“Waste” can be defined with respect to an unequal benchmark, which changes the conversation. Perhaps a “fair” energy allocation for the artist is 4x that of the Chinese widget maker, but he/she is getting 6x. So the extra 2x is inefficiency, and demanding it as an entitlement is not ok. But the base 4x is defensible.

  3. George Lackoff has written a lot on how even simple liguistic metaphor frame our perception in “Metaphors we live by”.

  4. John, yes… I didn’t reference it in this article, but I have a post about that: Sapir-Whorf, Lakoff, Metaphor and Thought

    Nice to see that the post sparks the associations I intended :)

  5. 1. I am OK with “frame of reference” and “benchmark” but not sure about “metaphor”. You are essentially wondering whether assessing a thing by taking its ratio with respect to this denominator or something else (or no denominator) is better.

    2. “Energy bar” post is a metaphor. Comparing no. of comments per word-in-post is not. Maybe I am missing something.

    3. The key point is that the denominator limits or misguides our perspective. This somehow seems related to the choice of axis parameters you talked about in your quadrant diagram post. BTW we called that 2700-word post a small one by ribbonfarm standards!

  6. @RG yes, but where did those denominators/ratios come from? 1:1 comes from the rough visual equality of 2 prototypical humans, while 20:80 and 2:98 in this case come from brain:rest of body.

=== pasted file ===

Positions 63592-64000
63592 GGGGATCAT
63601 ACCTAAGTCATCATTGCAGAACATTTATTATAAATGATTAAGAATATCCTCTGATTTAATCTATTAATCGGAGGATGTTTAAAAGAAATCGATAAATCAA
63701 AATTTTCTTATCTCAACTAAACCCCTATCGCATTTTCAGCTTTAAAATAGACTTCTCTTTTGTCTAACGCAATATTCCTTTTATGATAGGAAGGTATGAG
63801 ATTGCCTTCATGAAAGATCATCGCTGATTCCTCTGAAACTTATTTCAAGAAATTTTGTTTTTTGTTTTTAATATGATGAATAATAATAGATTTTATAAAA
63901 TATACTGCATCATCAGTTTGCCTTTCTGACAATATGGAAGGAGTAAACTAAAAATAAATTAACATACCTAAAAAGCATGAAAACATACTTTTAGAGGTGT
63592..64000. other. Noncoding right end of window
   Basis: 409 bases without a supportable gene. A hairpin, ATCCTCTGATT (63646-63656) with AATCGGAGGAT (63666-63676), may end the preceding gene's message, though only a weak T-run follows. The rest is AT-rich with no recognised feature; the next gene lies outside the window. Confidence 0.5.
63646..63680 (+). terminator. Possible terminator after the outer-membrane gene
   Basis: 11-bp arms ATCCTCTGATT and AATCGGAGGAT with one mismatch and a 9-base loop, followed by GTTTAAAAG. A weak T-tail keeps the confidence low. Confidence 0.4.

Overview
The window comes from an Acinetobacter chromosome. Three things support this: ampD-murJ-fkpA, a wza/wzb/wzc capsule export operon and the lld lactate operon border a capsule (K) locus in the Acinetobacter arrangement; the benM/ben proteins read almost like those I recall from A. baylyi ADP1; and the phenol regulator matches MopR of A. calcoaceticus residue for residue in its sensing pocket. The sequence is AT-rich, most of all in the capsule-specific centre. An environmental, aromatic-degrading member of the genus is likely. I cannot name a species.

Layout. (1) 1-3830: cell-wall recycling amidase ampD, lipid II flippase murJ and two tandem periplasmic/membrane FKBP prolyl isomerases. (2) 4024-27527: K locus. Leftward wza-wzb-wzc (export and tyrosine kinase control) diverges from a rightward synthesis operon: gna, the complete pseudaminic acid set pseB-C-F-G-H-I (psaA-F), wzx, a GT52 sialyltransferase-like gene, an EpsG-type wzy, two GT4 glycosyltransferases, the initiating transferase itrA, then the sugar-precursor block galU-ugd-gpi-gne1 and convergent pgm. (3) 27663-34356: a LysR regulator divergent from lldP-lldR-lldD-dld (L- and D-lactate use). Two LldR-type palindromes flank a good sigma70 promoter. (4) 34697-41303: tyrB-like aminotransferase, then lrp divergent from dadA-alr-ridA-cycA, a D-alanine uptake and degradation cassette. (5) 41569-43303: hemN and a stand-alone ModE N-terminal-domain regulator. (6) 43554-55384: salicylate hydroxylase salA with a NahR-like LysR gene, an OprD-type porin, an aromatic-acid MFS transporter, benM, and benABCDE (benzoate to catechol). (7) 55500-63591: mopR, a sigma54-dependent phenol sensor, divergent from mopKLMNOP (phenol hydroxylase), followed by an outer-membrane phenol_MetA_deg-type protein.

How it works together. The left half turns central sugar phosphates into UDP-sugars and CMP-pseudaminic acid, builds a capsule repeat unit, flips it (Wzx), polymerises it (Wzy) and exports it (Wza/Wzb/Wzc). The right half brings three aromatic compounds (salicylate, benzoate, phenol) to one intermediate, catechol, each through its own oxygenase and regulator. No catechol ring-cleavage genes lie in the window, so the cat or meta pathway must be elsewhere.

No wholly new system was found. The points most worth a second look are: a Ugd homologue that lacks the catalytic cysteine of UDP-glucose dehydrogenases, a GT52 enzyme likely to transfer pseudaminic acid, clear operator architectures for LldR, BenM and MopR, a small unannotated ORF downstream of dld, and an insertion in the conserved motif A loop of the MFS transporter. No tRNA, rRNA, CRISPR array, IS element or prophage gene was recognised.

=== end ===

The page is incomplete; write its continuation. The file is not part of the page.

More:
“Frame of reference” is exactly right in a broader sense: that is pretty close to Lakoff’s definition of a conceptual metaphor (as opposed to a figurative (“energy bar”) metaphor). “Per capita” is part of an overall conceptual metaphor of “flatness” (i.e. ideology of fairness/equality). If you push yourself, the image your mind will naturally conjure up when faced with a fact like “per capita consumption of icecream is X gallons per year” is to imagine a vast football field of people standing shoulder to shoulder, each with so many tubs stacked in front of them :). To break this metaphor, it is only required to conjure up an inappropriate variable, like consumption of AIDS meds or diapers… per capita is meaningless because “fairness” is clearly silly. People are manifestly NOT equal in their needs/desires for such variables. “x per 1000” (a liquid/concentration metaphor) is what we use in such cases.

    And yeah, those were the good old days, when 2700 was short. I think my longest article to date has been well over 6000 (probably the “disposable American” piece on layoffs).

  7. Thanks for the clarifying remarks.

    Another problem, especially seen in financial reporting, is the use of trends of percentage changes of percentages! A simpler sample is, “…posted a lackluster increase in their margin growth rates”. Not to forget margin is a percentage, it is growing and its growth rate trend is being analyzed.

  8. We need the mechanics metaphor here. I’d rewrite that sentence as “margin growth [velocity] is decelerating [increasing less quickly]”

  9. I think the key to a short post is not to take a complex idea and do it disservice by presenting it sloppily.

    A successful short post is one that presents a simple concept comprehensively and is only short because that’s the right length for it.